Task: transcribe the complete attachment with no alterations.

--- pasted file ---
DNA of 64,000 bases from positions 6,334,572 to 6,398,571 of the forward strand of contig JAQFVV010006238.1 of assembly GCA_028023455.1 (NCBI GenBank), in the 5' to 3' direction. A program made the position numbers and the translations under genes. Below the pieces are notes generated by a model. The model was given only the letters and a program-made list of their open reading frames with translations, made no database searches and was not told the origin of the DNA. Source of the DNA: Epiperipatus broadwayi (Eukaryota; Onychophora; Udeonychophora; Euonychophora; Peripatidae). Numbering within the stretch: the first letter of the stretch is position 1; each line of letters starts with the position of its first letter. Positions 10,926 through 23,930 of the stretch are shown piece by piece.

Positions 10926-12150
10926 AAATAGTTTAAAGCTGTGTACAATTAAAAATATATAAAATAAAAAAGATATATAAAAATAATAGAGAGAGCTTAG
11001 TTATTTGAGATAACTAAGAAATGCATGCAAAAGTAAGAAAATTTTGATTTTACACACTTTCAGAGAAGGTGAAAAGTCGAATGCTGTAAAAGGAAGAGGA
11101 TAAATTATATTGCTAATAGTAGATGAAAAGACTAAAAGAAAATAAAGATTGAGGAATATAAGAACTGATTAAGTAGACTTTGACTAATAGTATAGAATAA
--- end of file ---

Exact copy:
DNA of 64,000 bases from positions 6,334,572 to 6,398,571 of the forward strand of contig JAQFVV010006238.1 of assembly GCA_028023455.1 (NCBI GenBank), in the 5' to 3' direction. A program made the position numbers and the translations under genes. Below the pieces are notes generated by a model. The model was given only the letters and a program-made list of their open reading frames with translations, made no database searches and was not told the origin of the DNA. Source of the DNA: Epiperipatus broadwayi (Eukaryota; Onychophora; Udeonychophora; Euonychophora; Peripatidae). Numbering within the stretch: the first letter of the stretch is position 1; each line of letters starts with the position of its first letter. Positions 10,926 through 23,930 of the stretch are shown piece by piece.

Positions 10926-12150
10926 AAATAGTTTAAAGCTGTGTACAATTAAAAATATATAAAATAAAAAAGATATATAAAAATAATAGAGAGAGCTTAG
11001 TTATTTGAGATAACTAAGAAATGCATGCAAAAGTAAGAAAATTTTGATTTTACACACTTTCAGAGAAGGTGAAAAGTCGAATGCTGTAAAAGGAAGAGGA
11101 TAAATTATATTGCTAATAGTAGATGAAAAGACTAAAAGAAAATAAAGATTGAGGAATATAAGAACTGATTAAGTAGACTTTGACTAATAGTATAGAATAA